MUTUAL SUBMISSION AND SELF-SACRIFICAL LOVE: PART 1 ; 1 Peter 3:1 – 6, September 1, 2020

Chris Tweitmann   -  

 

Reflection | Even though it is the beginning of a new chapter and Peter turns to address a specific group within the Christian communities of Asia Minor, Peter is actually in the middle of a broader and more profound point. Just in case we forgot what that point is, Peter stated it all the way back in chapter 2, verse 12: “live such good lives among the pagans that…they may see your good deeds and glorify God on the day he visits us.” What Peter has been doing ever since that declaration is providing specific examples of what it looks like to follow Jesus in such a way that our lives lead others to Christ.

 

Thus far, Peter has addressed the realm of government as he has instructed Christians to submit or to be subject to those who occupy positions of civic authority – such as emperors, kings, and governors. He then moved from the public sphere to the workplace as he told Christians who were slaves or servants to submit to and faithfully serve their masters. Previously, we wrestled through how to best understand Peter’s troubling counsel in this regard given our current worldview about slavery.

 

Now Peter turns his attention to applying this call to submission to the home front, specifically the marital relationship between a husband and a wife. First, Peter speaks to the latter as he writes, “Wives, in the same way submit yourselves to your own husbands…” (verse 1). Yet again, we confront a passage very much at odds with much of modern thinking. At the same time, we also must acknowledge the baggage that now comes with these verses due to a long, tragic history of misinterpretation and therefore, abuse within the Church.

 

In various Christian cultures around the world, sermons based on this passage from 1 Peter, have communicated in no uncertain terms how all wives must obey their husbands. Based on texts like this one, women who have found themselves facing domestic violence have been pastorally counseled to remain with their abusive partners – sometimes at the cost of their own lives and the wellbeing of any children born of the marriage. Therefore, let us carefully consider what Peter is and isn’t saying here and even more importantly, pay attention to whom he is saying it.

 

Both the rest of verse 1 and overall context of this passage make it clear to whom Peter is speaking. It is not all women. It is not all wives. It is not even all Christian wives. Peter is addressing to Christian wives who are married to husbands who do not share their faith in Jesus. Hence Peter writes “Wives, in the same way submit yourselves to your own husbands so that, if any of them do not believe the word, they may be won over without words by the behavior of their wives, when they see the purity and reverence of your lives” (verses 1-2).

 

To further understand exactly whom Peter is talking to, let’s briefly consider the role of women in Ancient Rome and in particular, the situation for Christian women. Women at that time in Asia Minor had more freedom in society than we might imagine. Women were able to vote and even to hold public office. Women were enabled to run their own businesses and hold property rights as well. We witness a biblical example of such a woman in Lydia, an affluent businesswoman who became the first European convert to Christ and subsequently opened the home that she owned to house the first community of Christians in the Roman province of Philippi (see Acts 16:11-15).

 

 

Despite all of this, women in the ancient world still remained subject to a patriarchal system and thus, if married, they were expected to follow the lead of their husband. For a Christian woman married to a non-Christian man this created a challenging situation. In the first century world, a wife was expected to adhere to her husband’s religion. The Greco-Roman philosophers wrote at length about a perceived household code – a strictly defined, hierarchal network of relationships within a family that maintained social stability. Practicing the religion of the head of the house was seen as one of many core factors that bound a family and thus held society together.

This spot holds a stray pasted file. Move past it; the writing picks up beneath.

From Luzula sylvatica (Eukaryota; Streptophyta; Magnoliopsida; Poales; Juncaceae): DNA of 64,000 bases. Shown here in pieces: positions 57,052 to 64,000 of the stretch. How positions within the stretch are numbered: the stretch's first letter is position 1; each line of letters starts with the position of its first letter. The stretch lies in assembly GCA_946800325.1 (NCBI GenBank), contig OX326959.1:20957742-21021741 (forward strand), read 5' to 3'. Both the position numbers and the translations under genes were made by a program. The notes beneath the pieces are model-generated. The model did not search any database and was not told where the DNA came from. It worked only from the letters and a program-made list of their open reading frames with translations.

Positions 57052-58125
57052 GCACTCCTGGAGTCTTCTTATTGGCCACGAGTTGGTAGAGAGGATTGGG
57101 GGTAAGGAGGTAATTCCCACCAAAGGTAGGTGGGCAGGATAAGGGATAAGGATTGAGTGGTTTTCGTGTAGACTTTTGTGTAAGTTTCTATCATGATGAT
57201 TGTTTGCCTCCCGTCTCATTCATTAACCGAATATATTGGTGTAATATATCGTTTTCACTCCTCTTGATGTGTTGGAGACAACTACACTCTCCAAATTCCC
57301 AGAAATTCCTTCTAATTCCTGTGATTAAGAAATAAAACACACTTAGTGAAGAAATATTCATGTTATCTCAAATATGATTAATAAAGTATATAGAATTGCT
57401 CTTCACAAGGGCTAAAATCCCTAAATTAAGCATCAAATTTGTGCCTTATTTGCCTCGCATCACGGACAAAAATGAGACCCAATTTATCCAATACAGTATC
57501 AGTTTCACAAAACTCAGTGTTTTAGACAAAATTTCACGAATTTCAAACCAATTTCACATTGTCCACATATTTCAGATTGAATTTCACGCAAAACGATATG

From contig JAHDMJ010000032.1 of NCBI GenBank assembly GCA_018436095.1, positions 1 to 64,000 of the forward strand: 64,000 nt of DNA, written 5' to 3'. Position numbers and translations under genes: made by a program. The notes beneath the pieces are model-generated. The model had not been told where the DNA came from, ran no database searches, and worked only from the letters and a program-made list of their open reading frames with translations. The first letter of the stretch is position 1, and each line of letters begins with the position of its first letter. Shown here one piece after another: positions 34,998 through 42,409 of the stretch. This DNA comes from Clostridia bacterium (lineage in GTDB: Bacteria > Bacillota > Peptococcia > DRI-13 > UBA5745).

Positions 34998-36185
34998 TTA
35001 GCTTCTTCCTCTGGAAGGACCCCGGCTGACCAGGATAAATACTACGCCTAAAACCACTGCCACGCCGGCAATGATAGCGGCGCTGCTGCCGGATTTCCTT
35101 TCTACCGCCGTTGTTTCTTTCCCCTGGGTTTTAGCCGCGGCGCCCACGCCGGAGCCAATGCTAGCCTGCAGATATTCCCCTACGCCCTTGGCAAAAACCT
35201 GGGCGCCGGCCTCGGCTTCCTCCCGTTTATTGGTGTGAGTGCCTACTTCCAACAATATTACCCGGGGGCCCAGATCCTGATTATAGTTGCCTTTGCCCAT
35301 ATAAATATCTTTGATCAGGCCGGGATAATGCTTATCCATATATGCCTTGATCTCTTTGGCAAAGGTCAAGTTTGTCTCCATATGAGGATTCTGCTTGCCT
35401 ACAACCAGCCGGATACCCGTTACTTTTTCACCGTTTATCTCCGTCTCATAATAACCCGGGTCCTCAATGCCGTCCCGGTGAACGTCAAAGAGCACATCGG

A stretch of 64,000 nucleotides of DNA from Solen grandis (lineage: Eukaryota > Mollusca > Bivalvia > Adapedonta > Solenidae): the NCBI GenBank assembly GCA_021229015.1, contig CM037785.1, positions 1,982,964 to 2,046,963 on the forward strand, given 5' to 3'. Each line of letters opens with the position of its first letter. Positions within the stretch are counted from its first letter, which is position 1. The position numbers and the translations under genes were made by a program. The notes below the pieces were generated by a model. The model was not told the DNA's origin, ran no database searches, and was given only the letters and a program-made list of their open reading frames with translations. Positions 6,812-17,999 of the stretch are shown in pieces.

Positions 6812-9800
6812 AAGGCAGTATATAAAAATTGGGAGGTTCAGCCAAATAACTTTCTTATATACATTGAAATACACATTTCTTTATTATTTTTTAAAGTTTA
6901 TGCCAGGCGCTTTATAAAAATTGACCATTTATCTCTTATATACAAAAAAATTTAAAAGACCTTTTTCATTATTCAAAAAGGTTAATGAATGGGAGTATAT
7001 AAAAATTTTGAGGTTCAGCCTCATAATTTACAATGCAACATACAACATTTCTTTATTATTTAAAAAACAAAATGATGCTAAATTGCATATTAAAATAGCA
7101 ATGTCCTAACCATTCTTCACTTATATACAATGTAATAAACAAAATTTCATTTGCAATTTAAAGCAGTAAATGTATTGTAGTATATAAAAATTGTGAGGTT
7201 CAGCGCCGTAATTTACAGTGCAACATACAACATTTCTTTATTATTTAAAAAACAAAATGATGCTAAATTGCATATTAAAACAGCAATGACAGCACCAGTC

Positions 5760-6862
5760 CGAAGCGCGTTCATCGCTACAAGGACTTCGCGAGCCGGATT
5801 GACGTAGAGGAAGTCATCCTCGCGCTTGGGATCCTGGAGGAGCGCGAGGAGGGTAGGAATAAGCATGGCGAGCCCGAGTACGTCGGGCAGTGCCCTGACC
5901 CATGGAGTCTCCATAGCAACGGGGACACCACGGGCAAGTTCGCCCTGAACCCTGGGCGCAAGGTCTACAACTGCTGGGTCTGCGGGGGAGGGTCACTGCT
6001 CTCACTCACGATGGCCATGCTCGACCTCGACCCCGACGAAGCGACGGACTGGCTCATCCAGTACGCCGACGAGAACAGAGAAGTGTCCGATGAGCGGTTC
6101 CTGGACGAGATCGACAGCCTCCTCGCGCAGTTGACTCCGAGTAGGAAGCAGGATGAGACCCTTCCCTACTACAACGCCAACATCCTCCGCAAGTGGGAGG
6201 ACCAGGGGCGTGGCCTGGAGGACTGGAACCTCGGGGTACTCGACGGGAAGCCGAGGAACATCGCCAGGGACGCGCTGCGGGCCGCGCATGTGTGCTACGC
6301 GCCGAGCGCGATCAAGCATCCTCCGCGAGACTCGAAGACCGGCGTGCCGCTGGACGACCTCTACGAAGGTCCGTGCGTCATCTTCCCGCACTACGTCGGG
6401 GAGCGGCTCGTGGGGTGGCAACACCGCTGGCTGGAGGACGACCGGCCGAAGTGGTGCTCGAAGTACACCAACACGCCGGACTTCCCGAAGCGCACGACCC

For a wife to pursue Christianity apart from her husband would have been viewed both as threatening the harmony of the home and undermining the collective social order. So, is Peter in calling Christian wives to submit to their husbands advocating that they forsake following Jesus? If submission is short for obedience, as many have wrongly interpreted, then wouldn’t this be the logical conclusion? Then again, as we’ve learned previously in this devotional series, submission and obedience are not the same thing in scripture.

 

While submission and obedience do bear some resemblance to each other, they are not the same kind of response to authority. Obedience apart from submission is involuntary – it is motivated by coercion or manipulation. Those who obey apart do so negatively – out of fear and avoidance of a stated consequence. Such obedience is purely external. One is not submitting by choice but due to force. Therefore, someone may obey in the sense of doing what they are told and yet not submit as they maintain their resistance to accepting or agreeing with what they are being commanded to do.

 

Biblical submission, on the other hand, is a voluntary attitude – choosing to yield – not out of fear or threat but rather out of willingness and love. True obedience flows out of true submission. This is why Jesus repeatedly calls us to abide – to release our worries and burdens – our efforts to control what is beyond our control to Him. God doesn’t desire our obedience borne of our fear of Him but rather out of our submission or deference to His love for us.

 

Likewise, this is how we ought to understand Peter’s call to submit. The Greek word Peter employs here, translated as “submit” has a military usage in the sense of one being a subordinate AND a non-military usage in the sense of being humbly cooperative and respectfully deferential. Sadly, much, but not all of the history of interpretation in regards to this passage has leaned into the military usage of this term rather than its non-military meaning, which I would argue is more applicable to the intimacy of the marriage relationship. We need to hear Peter’s counsel not through the distortion of a patriarchal mindset but rather the mind of Christ – in which there is no male or female, slave or free, Jew or Greek – but only one Body in Him.